CHATTANOOGA, Tenn., March 6, 2012 /PRNewswire/ -- Industrial grade sheets of recycled aluminum were laser cut and re-fabricated to create the intriguing Seed-Pod solar powered light sculpture. The Seed-Pod design was inspired by studying organic forms and the geometric principles that determine their patterns and structures. The solar sculpture artistically represents a seed pod coming out of a dormant state to form new life.
Deedee Morrison created the 8-by-12 work of public art with inspiration from organic forms, particularly the drawings of Ernst Haeckel who discovered, described, named and illustrated thousands of new species.
A unique style has evolved that reflect Morrison's understanding of the nature, by using heavy industrial metals and laser jet cutting methods to create solar sculptures. "Solar light sculpture in a public art environment are extremely effective ways to demonstrate how solar energy works and can become an icon of sustainability for a city," states the artist, Deedee Morrison.
Seed-Pod is a visual display of the power and energy that's available every day from a single solar panel's relationship with the sun. Near the Seed-Pod sculpture is the 18ft. solar tower that, like plants, collects and stores the energy released from the sun. The Seed-Pod and the solar tower are intimately connected in the phenomena of life and growth. The solar tower captures the energy of the sun during the day and the Seed-Pod emits the dramatic stored light at night, giving the sculpture it's added dimension.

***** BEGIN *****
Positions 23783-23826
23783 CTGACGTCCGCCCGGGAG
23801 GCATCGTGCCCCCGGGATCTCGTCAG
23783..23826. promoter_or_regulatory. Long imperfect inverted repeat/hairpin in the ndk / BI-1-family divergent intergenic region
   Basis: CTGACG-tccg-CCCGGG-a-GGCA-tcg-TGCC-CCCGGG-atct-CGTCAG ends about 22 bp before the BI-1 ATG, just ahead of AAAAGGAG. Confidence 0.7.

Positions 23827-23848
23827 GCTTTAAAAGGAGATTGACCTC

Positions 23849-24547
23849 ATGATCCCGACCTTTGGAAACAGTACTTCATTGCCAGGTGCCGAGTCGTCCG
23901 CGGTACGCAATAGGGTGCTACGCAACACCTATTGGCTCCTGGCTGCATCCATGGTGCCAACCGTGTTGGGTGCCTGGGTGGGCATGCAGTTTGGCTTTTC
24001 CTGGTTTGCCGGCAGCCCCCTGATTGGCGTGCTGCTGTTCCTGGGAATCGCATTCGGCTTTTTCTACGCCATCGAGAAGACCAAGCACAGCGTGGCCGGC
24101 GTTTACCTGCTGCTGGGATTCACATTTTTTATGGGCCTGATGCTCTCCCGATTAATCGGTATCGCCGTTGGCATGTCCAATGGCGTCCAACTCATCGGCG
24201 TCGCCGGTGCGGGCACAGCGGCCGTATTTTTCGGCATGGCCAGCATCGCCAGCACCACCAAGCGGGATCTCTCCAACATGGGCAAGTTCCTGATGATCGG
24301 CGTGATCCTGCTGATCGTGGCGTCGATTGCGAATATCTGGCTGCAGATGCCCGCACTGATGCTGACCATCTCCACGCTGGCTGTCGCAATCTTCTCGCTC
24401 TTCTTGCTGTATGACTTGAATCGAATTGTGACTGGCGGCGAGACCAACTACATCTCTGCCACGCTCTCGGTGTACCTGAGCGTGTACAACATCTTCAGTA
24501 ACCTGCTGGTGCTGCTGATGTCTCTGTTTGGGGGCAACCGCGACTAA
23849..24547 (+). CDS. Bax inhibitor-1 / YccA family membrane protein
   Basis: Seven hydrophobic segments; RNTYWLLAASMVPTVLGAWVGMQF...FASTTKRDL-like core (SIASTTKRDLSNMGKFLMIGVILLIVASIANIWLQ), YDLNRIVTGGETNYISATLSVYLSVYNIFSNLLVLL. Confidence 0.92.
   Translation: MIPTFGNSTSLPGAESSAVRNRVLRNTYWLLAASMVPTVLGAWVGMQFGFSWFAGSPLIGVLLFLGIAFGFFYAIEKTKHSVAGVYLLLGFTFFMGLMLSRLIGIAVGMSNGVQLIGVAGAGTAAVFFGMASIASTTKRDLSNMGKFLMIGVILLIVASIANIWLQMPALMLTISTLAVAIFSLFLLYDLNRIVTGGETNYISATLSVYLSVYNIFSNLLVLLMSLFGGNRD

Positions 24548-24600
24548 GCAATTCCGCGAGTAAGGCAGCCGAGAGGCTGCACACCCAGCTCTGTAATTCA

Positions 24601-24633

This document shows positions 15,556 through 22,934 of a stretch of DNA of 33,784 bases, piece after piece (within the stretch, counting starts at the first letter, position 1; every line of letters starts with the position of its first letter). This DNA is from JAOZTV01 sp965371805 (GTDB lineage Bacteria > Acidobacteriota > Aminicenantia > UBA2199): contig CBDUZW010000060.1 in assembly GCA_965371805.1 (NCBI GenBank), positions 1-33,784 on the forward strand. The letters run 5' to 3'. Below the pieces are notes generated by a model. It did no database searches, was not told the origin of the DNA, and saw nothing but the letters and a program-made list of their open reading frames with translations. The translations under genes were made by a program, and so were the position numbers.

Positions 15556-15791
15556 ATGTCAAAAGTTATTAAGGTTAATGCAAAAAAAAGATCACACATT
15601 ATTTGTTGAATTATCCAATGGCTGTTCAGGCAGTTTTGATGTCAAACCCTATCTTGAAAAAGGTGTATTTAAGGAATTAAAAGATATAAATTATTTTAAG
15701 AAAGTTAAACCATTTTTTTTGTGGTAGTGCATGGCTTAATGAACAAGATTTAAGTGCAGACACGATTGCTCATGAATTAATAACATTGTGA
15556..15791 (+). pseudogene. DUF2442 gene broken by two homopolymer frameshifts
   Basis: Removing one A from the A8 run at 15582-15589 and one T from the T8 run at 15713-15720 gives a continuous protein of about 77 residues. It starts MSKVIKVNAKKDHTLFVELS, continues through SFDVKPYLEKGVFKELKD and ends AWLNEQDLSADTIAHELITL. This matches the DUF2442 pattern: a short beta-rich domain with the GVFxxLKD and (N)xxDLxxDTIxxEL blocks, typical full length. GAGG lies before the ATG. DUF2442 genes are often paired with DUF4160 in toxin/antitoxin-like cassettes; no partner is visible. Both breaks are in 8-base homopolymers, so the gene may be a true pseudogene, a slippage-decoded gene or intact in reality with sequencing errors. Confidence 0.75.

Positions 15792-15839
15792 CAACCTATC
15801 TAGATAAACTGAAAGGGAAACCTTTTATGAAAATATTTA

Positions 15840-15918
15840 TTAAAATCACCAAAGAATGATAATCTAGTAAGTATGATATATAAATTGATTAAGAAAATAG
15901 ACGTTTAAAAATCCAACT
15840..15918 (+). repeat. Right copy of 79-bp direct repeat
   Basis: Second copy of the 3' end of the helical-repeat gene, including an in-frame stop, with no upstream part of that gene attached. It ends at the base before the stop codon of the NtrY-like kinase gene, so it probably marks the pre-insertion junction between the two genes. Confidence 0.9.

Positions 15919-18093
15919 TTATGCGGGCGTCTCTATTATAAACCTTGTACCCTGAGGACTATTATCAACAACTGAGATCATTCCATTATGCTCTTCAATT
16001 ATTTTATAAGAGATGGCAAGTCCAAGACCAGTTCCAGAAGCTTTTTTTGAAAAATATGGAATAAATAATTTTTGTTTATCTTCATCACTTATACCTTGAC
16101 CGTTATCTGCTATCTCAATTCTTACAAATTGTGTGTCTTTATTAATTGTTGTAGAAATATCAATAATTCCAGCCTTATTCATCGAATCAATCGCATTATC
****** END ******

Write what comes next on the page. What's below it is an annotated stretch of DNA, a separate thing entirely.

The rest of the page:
The Solartech 125 W solar panel's sole function is to convert sunlight into useable energy and transfer that energy through the charge controller to the battery bank. The charge controller scales down the energy produced to the correct voltage (12v) to charge the batteries. The 12V-DC LED lights only require 10 Watts of power each, which when combined only requires about the equivalent power of a single 110 Watt lightbulb.
Deedee Morrison is an sculptor specializing in large public artwork made of aluminum, steel, limestone, and solar powered light. Her sculpture studio is in a turn of the century steel foundry and limestone quarry and her work is heavily influenced by the setting as she juxtaposes the industrial with the natural environment.
For more information: www.deedeemorrisonsculpture.com
For more information on Renaissance Park: http://www.chattanooga.gov/RenaissanceParkOverview.pdf
SOURCE Deedee Morrison Sculpture